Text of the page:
We have several clients that integrate or sync data from their HR system into Sitecore. This typically consists of “people data.” These people appear on the website with their respective biographies. The data is brought over to Sitecore on a recurring basis. While the HR system is considered the authoritative source for the people data, sometimes the marketing department requires the ability to override the data in Sitecore. In some cases, the data from the HR system is not the data they want to display on the website.
How do you support this within Sitecore? There are various ways to setup the data templates and structure the data. One way we have found that works well and does not require any additional logic is using language fallback.
Starting from Sitecore 8.1, language fallback is supported out of the box. Language fallback is best explained in this article: Language Fallback. The key take away is, “If a version does not exist in a given language, language fallback activates, and the item or field value is displayed in the fallback language instead.”
We can use the language fallback to support the data sync and ability to override data, and then take the approach of setting up a base “integration” language. When data is brought in through a data sync, the data is saved in the integration language version of the item. Users are not allowed to edit the integration language version of the item. Only the data sync can modify the data in the integration language version.
The other languages fallback to the integration language. For example, English falls back to the integration language version. The public facing site does not directly reference the integration language. The site rather references the languages that fallback to the integration language.
By default, the English language version does not have the fields filled out that are populated by the data sync. This allows the English language version of the item to automatically use the field values that come across as part of the integration. If the marketing team wanted to override the values from the integration, all they need to do is set the value of the field in the English language version of the item. This automatically overrides the value from the data sync. If they want to revert back to the value from the data sync, all they need to do is reset the field.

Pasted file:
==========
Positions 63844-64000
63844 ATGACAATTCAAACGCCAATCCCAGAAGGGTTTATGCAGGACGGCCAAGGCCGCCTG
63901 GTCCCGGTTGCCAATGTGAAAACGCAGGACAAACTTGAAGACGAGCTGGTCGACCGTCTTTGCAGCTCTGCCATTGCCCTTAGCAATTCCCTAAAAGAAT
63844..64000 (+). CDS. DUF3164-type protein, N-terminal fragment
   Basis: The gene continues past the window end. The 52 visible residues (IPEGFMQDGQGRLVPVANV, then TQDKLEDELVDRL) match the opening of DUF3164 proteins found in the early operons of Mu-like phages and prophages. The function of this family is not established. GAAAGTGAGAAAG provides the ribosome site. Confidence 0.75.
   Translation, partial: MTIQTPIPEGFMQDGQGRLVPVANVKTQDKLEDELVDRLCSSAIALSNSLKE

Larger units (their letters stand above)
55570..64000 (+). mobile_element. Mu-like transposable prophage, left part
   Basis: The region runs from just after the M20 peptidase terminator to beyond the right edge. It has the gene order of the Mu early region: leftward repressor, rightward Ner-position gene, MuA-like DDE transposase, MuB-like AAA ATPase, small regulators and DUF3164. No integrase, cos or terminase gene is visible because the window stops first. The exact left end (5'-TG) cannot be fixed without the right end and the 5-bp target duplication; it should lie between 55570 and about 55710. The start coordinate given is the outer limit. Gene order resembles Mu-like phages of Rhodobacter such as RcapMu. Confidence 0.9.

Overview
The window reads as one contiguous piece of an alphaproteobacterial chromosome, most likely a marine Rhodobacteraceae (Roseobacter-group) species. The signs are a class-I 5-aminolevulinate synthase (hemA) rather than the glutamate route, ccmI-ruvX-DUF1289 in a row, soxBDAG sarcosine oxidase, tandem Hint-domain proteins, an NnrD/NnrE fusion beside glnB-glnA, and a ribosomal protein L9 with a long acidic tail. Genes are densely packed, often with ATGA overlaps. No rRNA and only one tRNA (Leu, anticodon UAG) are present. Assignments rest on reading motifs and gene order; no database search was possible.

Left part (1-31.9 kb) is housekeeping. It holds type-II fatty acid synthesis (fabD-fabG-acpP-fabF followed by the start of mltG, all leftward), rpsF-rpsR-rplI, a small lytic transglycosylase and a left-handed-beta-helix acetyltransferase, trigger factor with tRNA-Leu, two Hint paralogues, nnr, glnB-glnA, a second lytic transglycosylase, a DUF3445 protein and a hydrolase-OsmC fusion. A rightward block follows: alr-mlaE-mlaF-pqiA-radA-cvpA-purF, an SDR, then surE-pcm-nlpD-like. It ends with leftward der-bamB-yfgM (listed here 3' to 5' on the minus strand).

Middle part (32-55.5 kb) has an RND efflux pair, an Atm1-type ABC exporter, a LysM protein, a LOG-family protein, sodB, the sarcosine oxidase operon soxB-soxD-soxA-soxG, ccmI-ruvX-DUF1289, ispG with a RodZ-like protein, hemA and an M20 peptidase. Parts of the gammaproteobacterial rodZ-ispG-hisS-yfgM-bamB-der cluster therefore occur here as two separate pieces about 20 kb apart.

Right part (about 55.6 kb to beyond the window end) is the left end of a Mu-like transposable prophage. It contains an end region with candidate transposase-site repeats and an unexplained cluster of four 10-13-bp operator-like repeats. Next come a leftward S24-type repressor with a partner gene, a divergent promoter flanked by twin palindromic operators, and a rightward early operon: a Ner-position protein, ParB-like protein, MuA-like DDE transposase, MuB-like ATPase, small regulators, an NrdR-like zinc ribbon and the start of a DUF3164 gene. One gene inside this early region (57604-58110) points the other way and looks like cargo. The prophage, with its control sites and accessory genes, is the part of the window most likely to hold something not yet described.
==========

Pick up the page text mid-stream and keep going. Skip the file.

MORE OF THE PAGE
The benefits of using this approach are as follows:
- Language fallback is natively supported in Sitecore.
- Developers building the front end of the site do not need to be aware of the data coming from the integration or if it has been overridden.
- Glass Mapper and most other ORMs naturally works with this approach.
- Lucene and other search technologies naturally work with this approach.
Here is a diagram depicting the approach:
Sitecore uses the languages/cultures registered on the server. If you want to create a unique language to represent the integration language, you can optionally create a new system. Alternatively, you can use an existing language.
To create a custom system language, you can use the following code:
We can then register the integration language in Sitecore:
For the other languages, set the Language Fallback appropriately:
For the Fields that are populated via the data sync, they need to be setup as NOT Shared and NOT Unversioned. Enable field level fallback also needs to be enabled.
You can optionally lock down editing content in the integration language via security.
After these changes are made, you should be able to load data into the integration language and allow the other languages to override.
One thing we need to make sure never happens is publicly exposing the integration language version of the item. We don’t want the integration version to be linked to or indexed by Google. The language versions that fallback to the integration language are the versions that should be exposed. Logic can be added to the <httpRequestBegin> pipeline to prevent this from happening.
This Data Modeling approach has served us well when it comes to data integrations and data syncs. There are definitely other approaches out there.